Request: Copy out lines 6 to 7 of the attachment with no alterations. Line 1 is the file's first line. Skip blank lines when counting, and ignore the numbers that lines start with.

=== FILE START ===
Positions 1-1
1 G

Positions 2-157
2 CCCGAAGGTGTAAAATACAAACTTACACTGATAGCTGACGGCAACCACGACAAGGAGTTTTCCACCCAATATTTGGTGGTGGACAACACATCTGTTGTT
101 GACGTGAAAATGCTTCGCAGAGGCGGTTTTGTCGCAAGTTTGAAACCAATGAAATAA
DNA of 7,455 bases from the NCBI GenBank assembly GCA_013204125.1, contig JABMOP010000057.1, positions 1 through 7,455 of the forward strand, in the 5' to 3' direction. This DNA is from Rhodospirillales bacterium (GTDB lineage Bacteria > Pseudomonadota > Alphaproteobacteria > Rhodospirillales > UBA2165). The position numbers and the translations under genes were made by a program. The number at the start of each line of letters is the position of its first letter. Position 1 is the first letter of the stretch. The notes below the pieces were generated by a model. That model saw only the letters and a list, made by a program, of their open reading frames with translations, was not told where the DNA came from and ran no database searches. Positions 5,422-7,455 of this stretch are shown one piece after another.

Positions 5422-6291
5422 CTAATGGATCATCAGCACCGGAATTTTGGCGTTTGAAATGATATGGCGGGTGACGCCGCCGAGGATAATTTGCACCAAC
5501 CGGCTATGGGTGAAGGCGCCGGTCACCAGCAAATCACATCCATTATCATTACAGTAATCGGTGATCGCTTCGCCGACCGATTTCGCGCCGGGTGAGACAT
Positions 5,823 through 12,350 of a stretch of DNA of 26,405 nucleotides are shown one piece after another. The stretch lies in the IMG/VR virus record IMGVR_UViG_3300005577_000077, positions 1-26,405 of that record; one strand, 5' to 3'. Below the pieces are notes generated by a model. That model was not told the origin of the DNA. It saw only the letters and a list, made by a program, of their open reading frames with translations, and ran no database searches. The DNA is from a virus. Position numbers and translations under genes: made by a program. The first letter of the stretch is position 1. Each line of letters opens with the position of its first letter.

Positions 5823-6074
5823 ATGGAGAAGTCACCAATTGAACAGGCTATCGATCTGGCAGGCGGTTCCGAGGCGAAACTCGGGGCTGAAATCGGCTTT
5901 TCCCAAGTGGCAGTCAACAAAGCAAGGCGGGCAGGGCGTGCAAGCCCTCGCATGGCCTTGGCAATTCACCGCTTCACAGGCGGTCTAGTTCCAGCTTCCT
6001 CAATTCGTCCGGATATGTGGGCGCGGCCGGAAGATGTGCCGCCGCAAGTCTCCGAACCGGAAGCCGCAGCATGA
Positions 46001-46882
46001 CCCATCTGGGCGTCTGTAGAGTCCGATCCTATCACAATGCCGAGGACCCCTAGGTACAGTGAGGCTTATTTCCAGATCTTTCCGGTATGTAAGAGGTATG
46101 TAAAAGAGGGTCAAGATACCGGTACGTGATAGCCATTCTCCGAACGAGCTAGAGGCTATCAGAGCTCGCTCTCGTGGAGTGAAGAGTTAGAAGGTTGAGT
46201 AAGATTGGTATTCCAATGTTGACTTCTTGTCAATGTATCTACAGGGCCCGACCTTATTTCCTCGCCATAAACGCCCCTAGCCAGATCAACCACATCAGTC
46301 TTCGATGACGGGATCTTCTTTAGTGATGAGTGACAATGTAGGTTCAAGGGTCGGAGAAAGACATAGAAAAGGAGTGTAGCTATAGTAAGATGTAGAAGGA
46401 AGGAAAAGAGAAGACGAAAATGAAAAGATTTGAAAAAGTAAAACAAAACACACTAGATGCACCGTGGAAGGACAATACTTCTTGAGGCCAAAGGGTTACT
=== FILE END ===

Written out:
DNA of 7,455 bases from the NCBI GenBank assembly GCA_013204125.1, contig JABMOP010000057.1, positions 1 through 7,455 of the forward strand, in the 5' to 3' direction. This DNA is from Rhodospirillales bacterium (GTDB lineage Bacteria > Pseudomonadota > Alphaproteobacteria > Rhodospirillales > UBA2165). The position numbers and the translations under genes were made by a program. The number at the start of each line of letters is the position of its first letter. Position 1 is the first letter of the stretch. The notes below the pieces were generated by a model. That model saw only the letters and a list, made by a program, of their open reading frames with translations, was not told where the DNA came from and ran no database searches. Positions 5,422-7,455 of this stretch are shown one piece after another.

Positions 5422-6291